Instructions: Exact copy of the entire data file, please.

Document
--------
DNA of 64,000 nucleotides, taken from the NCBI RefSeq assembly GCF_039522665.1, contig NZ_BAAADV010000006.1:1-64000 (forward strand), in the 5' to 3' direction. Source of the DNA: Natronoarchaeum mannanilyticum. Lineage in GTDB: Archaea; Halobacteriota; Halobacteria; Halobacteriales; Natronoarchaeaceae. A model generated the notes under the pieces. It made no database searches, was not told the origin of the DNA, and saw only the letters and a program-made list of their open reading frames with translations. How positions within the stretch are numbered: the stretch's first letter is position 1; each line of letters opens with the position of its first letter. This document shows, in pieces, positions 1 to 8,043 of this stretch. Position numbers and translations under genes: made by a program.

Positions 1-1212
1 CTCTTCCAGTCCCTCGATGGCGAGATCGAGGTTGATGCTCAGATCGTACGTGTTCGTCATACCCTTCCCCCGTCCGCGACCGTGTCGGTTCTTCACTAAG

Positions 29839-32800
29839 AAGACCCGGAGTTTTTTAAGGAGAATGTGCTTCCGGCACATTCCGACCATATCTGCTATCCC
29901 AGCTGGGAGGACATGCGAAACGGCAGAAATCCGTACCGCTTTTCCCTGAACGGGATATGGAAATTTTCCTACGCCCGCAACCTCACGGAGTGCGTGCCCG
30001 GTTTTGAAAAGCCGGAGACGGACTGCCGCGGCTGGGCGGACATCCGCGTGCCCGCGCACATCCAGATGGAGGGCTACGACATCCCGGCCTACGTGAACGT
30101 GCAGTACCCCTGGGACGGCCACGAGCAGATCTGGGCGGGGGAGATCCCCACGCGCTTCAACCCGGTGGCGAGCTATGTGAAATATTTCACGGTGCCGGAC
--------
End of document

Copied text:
DNA of 64,000 nucleotides, taken from the NCBI RefSeq assembly GCF_039522665.1, contig NZ_BAAADV010000006.1:1-64000 (forward strand), in the 5' to 3' direction. Source of the DNA: Natronoarchaeum mannanilyticum. Lineage in GTDB: Archaea; Halobacteriota; Halobacteria; Halobacteriales; Natronoarchaeaceae. A model generated the notes under the pieces. It made no database searches, was not told the origin of the DNA, and saw only the letters and a program-made list of their open reading frames with translations. How positions within the stretch are numbered: the stretch's first letter is position 1; each line of letters opens with the position of its first letter. This document shows, in pieces, positions 1 to 8,043 of this stretch. Position numbers and translations under genes: made by a program.

Positions 1-1212
1 CTCTTCCAGTCCCTCGATGGCGAGATCGAGGTTGATGCTCAGATCGTACGTGTTCGTCATACCCTTCCCCCGTCCGCGACCGTGTCGGTTCTTCACTAAG

Positions 29839-32800
29839 AAGACCCGGAGTTTTTTAAGGAGAATGTGCTTCCGGCACATTCCGACCATATCTGCTATCCC
29901 AGCTGGGAGGACATGCGAAACGGCAGAAATCCGTACCGCTTTTCCCTGAACGGGATATGGAAATTTTCCTACGCCCGCAACCTCACGGAGTGCGTGCCCG
30001 GTTTTGAAAAGCCGGAGACGGACTGCCGCGGCTGGGCGGACATCCGCGTGCCCGCGCACATCCAGATGGAGGGCTACGACATCCCGGCCTACGTGAACGT
30101 GCAGTACCCCTGGGACGGCCACGAGCAGATCTGGGCGGGGGAGATCCCCACGCGCTTCAACCCGGTGGCGAGCTATGTGAAATATTTCACGGTGCCGGAC